Major Beverley seems to have believed in the principle of making war support war, and there loud complaints of plundering done by his force.

Beverley had incurred the displeasure of the Governor and Council by refusing to deliver up to them copies of the Legislative journals, without permission of the House. Beverley had rendered important services in suppressing Bacon's Rebellion, and had won the special fav9r of Sir William Berkeley, but, as circumstances change, men change with them, and now, by a steady adherence to his duty to the Assembly, he drew down upon his head unrelenting persecution. In the month of May, 1682. he was committed a close prisoner on board the ship Duke of York, lying in the Rappahannock. Ralph Wormley, Matthew Kemp and Christopher Wormley were directed to seize the records in Beverley's possession, and to break open doors if necessary. He complained in a note addressed to the Captain, and claimed the right of a free born Englishman. He was transferred from the Duke of York to Captain Jeffries, Commander of the Concord, and a guard set over him. He was next sent on board of Colonel Custis's Sloop, to be taken to Northampton. Escaping from the custody of the Sheriff of York, the prisoner was retaken at his own house in Middlesex and sent to Northampton on Eastern Shore. Some months after he applied for a writ of habeas corpus, which was refused and in a short time, being again found at large, he was remanded to Northampton. In January, 1683, new charges were brought against him. First, that he had broken open letters addressed to the Secretary's office; secondly that he had made up the Journal, and inserted his Majesty's letters therein, notwithstanding it had first been presented at the time of the prorogation; thirdly, that in 1682 he had refused copies of the Journal to the Governor and Council. saying he might not do it without leave of his masters. [Campbell's History of Virginia, pages 345, 346.]

The Virginia Magazine of History and Biography, Volume II, page 405, et seq., and Volume I, page 109, has the following shorter account.

Within about a month afterward Beverly's varied and eventful life ended, he dying March 16, 1687. Thus closes the record of a man loyal to the king, yet an ardent supporter of the liberties of the Colony of Virginia, and of the House of Burgesses, of which he was long a faithful and useful officer, a courageous and active soldier, a true and staunch friend, and the possessor of a very general popularity and influence among the people.

Major Robert Beverley lived in Middlesex County, but not, as has been stated, at "Brandon," for this was the residence of Major-General Robert Smith, whose granddaughter and eventual heiress, Elizabeth Smith, married Harry Beverley, son of Major Robert Beverley, and owned large landed estates in various Counties. The land books show that he was granted over fifty thousand acres of land.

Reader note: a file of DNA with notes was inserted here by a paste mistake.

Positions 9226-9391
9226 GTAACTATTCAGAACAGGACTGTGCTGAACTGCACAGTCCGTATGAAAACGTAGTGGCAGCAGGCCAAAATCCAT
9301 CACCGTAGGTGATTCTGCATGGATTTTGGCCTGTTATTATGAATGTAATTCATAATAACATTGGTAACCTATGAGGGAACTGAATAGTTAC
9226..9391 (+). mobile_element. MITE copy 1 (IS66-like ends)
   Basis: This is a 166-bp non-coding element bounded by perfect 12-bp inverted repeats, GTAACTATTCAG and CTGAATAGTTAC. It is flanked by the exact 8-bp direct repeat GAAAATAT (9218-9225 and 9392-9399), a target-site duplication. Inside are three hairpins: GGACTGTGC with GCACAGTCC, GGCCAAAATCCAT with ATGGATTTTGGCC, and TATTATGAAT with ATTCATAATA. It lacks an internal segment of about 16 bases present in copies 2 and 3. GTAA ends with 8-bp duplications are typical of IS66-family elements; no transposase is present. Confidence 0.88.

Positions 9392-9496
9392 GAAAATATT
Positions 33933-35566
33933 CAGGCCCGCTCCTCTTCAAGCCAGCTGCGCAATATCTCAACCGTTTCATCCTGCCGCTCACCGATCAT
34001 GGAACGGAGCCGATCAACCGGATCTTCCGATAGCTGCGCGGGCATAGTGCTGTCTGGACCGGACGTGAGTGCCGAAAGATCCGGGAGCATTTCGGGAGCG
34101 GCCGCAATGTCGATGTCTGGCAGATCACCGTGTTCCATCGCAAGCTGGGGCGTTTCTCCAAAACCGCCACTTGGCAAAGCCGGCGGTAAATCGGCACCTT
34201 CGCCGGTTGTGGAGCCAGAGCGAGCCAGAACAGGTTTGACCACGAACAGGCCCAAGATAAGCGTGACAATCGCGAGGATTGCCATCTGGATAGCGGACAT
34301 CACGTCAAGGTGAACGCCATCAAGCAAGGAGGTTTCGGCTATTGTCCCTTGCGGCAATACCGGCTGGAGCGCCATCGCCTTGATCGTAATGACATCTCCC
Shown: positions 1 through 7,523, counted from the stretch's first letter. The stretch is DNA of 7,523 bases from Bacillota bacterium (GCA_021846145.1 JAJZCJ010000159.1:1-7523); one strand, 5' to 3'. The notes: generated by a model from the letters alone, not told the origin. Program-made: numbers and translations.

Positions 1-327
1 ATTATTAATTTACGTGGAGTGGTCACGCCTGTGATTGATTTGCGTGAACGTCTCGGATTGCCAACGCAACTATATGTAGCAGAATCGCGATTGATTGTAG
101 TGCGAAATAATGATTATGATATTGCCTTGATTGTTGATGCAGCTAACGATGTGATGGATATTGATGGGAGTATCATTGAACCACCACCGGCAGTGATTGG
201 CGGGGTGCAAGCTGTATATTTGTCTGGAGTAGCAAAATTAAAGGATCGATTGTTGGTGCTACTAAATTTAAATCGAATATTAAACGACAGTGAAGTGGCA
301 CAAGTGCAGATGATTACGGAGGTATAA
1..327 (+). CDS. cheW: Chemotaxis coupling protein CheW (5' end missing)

He married twice, his first wife being named Mary. Her surname is not positively known, but it seems probable that she was the widow of "Mr. George Keeble," who was a justice in Lancaster (then including Middlesex), in 1659 and 1660, vestryman of Pianketank parish, or precinct, 1657, and died in July, 1665 or 1666. William Whitby, of Middlesex, by will dated July 11, 1676, gave £100 to Major Robert Beverley and £100 and half his land on Potomac Creek to "Miss Mary Keeble." She was probably daughter of George Keeble. There is recorded in Lancaster, September 22, 1666, a receipt from Robert Beverley for certain hogs, the property of his "daughter-in-law" (step-daughter), Mary Keeble, and this Mary Keeble, who afterwards married, mentions in her will her "father-in-law," Robert Beverley. George Keeble, by his nuncupative will, gave his whole estate to his wife, Mary. Charles Campbell, in his introduction to his edition of Beverley's History, states that the first wife of Robert Beverley was the daughter of a merchant of Hull, England.

When the floor of the lower church of Christ Church Parish, Middlesex, was removed a few years ago, the tomb of the first wife of Major Robert Beverley was discovered. It bore the following inscription:

Here lyeth interred the Bodi of Mrs. Mary Beverley, Wife of Major Robert Beverley Mother of nine sons and three daughters Who departed this life the last day of June 1678 aged fortie one years and three Months, having been married to him 12 years & 2 months —and was A Careful Mother teaching Virtuous Life Happy and making happy when a wife Religious to Example, May all strive To imitate her Virtues whilst alive.